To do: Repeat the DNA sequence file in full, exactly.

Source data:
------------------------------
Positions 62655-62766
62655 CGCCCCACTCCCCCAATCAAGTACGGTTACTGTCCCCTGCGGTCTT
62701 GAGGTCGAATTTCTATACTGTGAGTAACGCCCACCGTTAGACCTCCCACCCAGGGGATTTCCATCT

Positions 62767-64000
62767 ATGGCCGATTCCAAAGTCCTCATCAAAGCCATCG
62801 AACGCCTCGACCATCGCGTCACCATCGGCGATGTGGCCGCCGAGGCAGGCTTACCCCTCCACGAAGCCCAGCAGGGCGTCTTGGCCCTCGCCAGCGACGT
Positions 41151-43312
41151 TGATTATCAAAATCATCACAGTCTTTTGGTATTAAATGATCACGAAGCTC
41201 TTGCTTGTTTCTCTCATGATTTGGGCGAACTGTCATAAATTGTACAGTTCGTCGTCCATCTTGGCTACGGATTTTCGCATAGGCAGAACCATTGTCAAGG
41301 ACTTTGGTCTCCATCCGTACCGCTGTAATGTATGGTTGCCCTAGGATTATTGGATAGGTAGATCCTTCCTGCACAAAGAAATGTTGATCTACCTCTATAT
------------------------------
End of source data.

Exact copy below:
Positions 62655-62766
62655 CGCCCCACTCCCCCAATCAAGTACGGTTACTGTCCCCTGCGGTCTT
62701 GAGGTCGAATTTCTATACTGTGAGTAACGCCCACCGTTAGACCTCCCACCCAGGGGATTTCCATCT

Positions 62767-64000
62767 ATGGCCGATTCCAAAGTCCTCATCAAAGCCATCG
62801 AACGCCTCGACCATCGCGTCACCATCGGCGATGTGGCCGCCGAGGCAGGCTTACCCCTCCACGAAGCCCAGCAGGGCGTCTTGGCCCTCGCCAGCGACGT
Positions 41151-43312
41151 TGATTATCAAAATCATCACAGTCTTTTGGTATTAAATGATCACGAAGCTC
41201 TTGCTTGTTTCTCTCATGATTTGGGCGAACTGTCATAAATTGTACAGTTCGTCGTCCATCTTGGCTACGGATTTTCGCATAGGCAGAACCATTGTCAAGG
41301 ACTTTGGTCTCCATCCGTACCGCTGTAATGTATGGTTGCCCTAGGATTATTGGATAGGTAGATCCTTCCTGCACAAAGAAATGTTGATCTACCTCTATAT